The U.S. Supreme Court announced Monday that it will review the case of an Oklahoma man on death row who may have been wrongfully convicted, a decision the Oklahoma City archbishop says could help further respect for “the dignity of life” for all people.

Richard Glossip was first convicted in 1998 for allegedly ordering a handyman at a motel Glossip managed to murder the motel’s owner. Glossip was largely convicted on the handyman’s testimony.

Since his initial conviction, two independent investigations have uncovered serious problems with his trial, including allegations of police misconduct and what were reportedly incorrect instructions given to the jury in the case.

The state of Oklahoma previously admitted error and asked the Oklahoma Court of Criminal Appeals (OCCA) to overturn Glossip’s conviction and grant him a new trial, but that court refused to do so and ordered Glossip’s execution to proceed. 

Writing to the Supreme Court justices in May 2023, Oklahoma’s Republican Attorney General Gentner Drummond said that “based on careful review of new information that has come to light, including a report by an independent counsel appointed by the state, Glossip’s capital sentence cannot be sustained.” The Supreme Court subsequently granted a stay of Glossip’s execution, overruling the OCCA. 

In an order Jan. 22, the Supreme Court agreed to decide whether the state of Oklahoma violated Glossip’s constitutional rights when prosecutors suppressed evidence that their key witness was under a psychiatrist’s care, SCOTUSBlog reported. If the Supreme Court follows its usual practices, it will hear arguments in the case starting in October, the New York Times reported. 

Archbishop: Court’s review ‘offers hope’

Archbishop Paul Coakley of Oklahoma City, who often speaks out against the death penalty, said in a statement to CNA that the Supreme Court’s agreement to review Glossip’s case “offers hope in furthering the cause toward one day abolishing the death penalty.”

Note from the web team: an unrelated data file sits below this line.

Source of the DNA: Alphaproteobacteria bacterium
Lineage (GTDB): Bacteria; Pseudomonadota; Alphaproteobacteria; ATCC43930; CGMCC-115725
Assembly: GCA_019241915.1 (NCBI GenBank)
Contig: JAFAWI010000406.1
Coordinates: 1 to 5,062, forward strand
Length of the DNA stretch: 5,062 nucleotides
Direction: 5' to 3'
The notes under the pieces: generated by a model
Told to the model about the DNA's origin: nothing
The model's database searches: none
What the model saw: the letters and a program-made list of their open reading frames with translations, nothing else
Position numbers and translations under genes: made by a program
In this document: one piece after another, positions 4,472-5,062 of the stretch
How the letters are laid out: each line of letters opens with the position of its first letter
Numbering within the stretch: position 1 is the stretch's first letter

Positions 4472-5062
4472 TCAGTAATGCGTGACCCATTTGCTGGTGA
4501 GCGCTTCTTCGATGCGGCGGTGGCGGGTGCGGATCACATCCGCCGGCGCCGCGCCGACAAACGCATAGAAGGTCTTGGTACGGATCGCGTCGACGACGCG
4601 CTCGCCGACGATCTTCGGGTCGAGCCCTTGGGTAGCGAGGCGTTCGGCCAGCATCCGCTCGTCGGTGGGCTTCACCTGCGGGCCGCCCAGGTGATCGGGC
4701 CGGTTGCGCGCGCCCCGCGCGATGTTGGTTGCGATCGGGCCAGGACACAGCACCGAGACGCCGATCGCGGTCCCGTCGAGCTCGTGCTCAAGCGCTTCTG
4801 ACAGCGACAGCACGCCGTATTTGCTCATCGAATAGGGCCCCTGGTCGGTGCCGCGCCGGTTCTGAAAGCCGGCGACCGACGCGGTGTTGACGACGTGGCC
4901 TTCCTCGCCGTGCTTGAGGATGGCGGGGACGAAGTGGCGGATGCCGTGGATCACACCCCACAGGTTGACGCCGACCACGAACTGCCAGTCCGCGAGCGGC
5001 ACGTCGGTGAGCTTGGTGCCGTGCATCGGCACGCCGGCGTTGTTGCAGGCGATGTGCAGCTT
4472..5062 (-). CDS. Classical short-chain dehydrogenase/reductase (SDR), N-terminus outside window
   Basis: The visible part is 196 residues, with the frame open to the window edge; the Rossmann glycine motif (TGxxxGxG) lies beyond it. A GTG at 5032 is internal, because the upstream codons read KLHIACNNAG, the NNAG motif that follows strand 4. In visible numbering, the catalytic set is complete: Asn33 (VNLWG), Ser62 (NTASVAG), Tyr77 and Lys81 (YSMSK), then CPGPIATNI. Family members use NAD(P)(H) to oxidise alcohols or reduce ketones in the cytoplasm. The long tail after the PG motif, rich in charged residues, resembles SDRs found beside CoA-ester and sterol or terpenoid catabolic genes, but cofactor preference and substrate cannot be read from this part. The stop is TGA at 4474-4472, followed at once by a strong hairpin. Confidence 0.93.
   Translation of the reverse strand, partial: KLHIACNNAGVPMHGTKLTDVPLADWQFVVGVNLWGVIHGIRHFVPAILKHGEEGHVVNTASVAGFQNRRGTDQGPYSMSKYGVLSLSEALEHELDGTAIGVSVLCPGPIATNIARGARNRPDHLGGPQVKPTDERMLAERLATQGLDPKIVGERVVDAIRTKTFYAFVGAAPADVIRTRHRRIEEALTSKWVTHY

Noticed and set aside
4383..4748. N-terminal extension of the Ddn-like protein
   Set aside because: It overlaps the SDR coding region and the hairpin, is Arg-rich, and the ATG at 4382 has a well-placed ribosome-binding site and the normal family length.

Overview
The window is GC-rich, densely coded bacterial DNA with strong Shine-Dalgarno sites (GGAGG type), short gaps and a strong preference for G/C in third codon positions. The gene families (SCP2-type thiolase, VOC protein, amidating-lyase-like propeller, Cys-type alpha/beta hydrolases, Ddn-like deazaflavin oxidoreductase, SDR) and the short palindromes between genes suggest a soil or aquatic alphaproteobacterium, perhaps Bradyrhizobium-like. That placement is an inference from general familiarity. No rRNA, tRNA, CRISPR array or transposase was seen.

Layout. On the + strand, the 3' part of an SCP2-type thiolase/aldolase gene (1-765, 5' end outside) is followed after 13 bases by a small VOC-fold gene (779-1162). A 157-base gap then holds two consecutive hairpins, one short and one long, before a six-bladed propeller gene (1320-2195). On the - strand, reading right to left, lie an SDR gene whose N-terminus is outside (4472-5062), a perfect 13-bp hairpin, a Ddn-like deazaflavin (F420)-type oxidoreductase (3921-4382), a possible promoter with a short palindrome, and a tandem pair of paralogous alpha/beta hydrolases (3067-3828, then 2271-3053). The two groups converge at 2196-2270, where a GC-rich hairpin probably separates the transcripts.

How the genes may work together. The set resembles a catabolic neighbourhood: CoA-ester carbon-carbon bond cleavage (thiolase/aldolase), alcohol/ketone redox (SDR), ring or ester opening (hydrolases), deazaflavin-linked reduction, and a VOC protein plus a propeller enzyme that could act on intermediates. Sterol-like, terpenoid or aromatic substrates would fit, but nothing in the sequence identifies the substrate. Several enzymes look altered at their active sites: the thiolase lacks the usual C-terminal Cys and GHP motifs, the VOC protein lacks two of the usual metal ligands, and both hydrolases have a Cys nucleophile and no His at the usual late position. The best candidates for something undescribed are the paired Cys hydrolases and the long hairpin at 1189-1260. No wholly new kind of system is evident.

“With new evidence and the state of Oklahoma’s admission of errors in the case prompting the Supreme Court review — issues that seem to be more and more prevalent — we can clearly see reason to reconsider institutionalized violence against the incarcerated as we hopefully move to respect the dignity of life for all human persons,” Coakley told CNA. 

More in US

Since 1976, when the Supreme Court effectively reinstated the death penalty in the U.S., Oklahoma has recorded the highest number of executions per capita, according to Catholic Mobilizing Network (CMN), a national advocacy organization that demonstrates against the death penalty. 

Glossip was party to a previous lawsuit that made it to the Supreme Court in 2015, wherein the court ultimately ruled in favor of the continued use of the sedative midazolam, a drug that critics contended had caused excruciating pain in several controversial state executions in Ohio, Arizona, and Oklahoma. 

Glossip had argued along with two other inmates that midazolam was not certain to work properly and could result in a painful execution that violated the Eighth Amendment’s prohibition on cruel and unusual punishment.

The Catechism of the Catholic Church, reflecting an update promulgated by Pope Francis in 2018, describes the death penalty as “inadmissible” and an “attack on the inviolability and dignity of the person” (No. 2267). The change reflects a development in Catholic doctrine in recent years. 

St. John Paul II, calling the death penalty “cruel and unnecessary,” encouraged Christians to be “unconditionally pro-life” and said that “the dignity of human life must never be taken away, even in the case of someone who has done great evil.” The bishops of the United States have spoken frequently in favor of life sentences for convicted murderers, even those who have committed heinous crimes.